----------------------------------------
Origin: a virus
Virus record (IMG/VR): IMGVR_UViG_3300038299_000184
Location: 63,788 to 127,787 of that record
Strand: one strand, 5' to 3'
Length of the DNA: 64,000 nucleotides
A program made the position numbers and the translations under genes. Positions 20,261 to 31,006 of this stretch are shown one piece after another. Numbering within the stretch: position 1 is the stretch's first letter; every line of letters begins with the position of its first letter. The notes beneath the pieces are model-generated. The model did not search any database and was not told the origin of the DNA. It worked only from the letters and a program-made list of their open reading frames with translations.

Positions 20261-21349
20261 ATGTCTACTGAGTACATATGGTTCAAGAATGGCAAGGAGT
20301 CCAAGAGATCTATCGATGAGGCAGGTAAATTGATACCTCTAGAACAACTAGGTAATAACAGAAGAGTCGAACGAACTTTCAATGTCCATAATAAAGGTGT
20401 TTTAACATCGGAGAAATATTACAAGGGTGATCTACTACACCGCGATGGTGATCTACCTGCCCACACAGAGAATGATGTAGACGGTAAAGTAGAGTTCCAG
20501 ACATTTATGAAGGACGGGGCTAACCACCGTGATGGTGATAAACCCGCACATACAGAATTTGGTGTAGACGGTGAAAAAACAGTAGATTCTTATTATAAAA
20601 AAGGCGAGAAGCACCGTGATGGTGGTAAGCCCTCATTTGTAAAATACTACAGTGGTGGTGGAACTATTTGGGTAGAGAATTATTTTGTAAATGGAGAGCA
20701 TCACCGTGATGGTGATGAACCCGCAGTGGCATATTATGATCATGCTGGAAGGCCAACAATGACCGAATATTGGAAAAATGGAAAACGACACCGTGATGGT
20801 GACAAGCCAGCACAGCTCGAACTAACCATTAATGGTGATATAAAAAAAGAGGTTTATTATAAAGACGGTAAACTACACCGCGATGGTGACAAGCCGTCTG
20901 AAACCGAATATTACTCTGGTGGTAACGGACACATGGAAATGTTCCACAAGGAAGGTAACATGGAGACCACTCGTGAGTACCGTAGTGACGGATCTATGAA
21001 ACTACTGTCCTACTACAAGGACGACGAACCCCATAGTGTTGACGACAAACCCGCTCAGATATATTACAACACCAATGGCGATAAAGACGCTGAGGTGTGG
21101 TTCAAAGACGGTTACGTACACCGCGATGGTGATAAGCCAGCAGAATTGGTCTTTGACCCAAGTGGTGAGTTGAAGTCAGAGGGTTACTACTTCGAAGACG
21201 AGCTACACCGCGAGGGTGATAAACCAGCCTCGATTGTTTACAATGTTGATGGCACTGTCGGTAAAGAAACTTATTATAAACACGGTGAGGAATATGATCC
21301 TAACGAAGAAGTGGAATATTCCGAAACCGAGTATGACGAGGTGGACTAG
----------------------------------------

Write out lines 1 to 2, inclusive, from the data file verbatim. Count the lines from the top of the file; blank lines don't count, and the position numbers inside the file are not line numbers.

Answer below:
Origin: a virus
Virus record (IMG/VR): IMGVR_UViG_3300038299_000184